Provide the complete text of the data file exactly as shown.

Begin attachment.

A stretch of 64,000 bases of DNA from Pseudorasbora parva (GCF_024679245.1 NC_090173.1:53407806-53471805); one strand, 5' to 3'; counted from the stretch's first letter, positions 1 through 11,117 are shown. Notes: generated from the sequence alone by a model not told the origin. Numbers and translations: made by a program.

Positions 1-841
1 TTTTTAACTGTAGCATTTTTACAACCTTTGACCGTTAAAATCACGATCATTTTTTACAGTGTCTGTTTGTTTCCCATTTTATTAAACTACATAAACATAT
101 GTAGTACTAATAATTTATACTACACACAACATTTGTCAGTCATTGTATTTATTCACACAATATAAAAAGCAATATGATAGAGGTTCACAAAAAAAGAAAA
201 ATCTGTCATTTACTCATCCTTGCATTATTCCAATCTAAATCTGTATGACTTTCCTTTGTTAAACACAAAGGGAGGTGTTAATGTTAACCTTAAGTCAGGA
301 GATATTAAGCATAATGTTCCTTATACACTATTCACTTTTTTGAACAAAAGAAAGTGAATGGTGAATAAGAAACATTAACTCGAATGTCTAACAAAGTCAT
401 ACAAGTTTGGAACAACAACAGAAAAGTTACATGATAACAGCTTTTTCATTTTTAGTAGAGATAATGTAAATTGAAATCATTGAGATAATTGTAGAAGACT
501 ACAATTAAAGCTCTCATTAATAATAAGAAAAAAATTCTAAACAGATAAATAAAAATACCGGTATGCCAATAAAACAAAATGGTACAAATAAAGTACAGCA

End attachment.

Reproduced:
A stretch of 64,000 bases of DNA from Pseudorasbora parva (GCF_024679245.1 NC_090173.1:53407806-53471805); one strand, 5' to 3'; counted from the stretch's first letter, positions 1 through 11,117 are shown. Notes: generated from the sequence alone by a model not told the origin. Numbers and translations: made by a program.

Positions 1-841
1 TTTTTAACTGTAGCATTTTTACAACCTTTGACCGTTAAAATCACGATCATTTTTTACAGTGTCTGTTTGTTTCCCATTTTATTAAACTACATAAACATAT
101 GTAGTACTAATAATTTATACTACACACAACATTTGTCAGTCATTGTATTTATTCACACAATATAAAAAGCAATATGATAGAGGTTCACAAAAAAAGAAAA
201 ATCTGTCATTTACTCATCCTTGCATTATTCCAATCTAAATCTGTATGACTTTCCTTTGTTAAACACAAAGGGAGGTGTTAATGTTAACCTTAAGTCAGGA
301 GATATTAAGCATAATGTTCCTTATACACTATTCACTTTTTTGAACAAAAGAAAGTGAATGGTGAATAAGAAACATTAACTCGAATGTCTAACAAAGTCAT
401 ACAAGTTTGGAACAACAACAGAAAAGTTACATGATAACAGCTTTTTCATTTTTAGTAGAGATAATGTAAATTGAAATCATTGAGATAATTGTAGAAGACT
501 ACAATTAAAGCTCTCATTAATAATAAGAAAAAAATTCTAAACAGATAAATAAAAATACCGGTATGCCAATAAAACAAAATGGTACAAATAAAGTACAGCA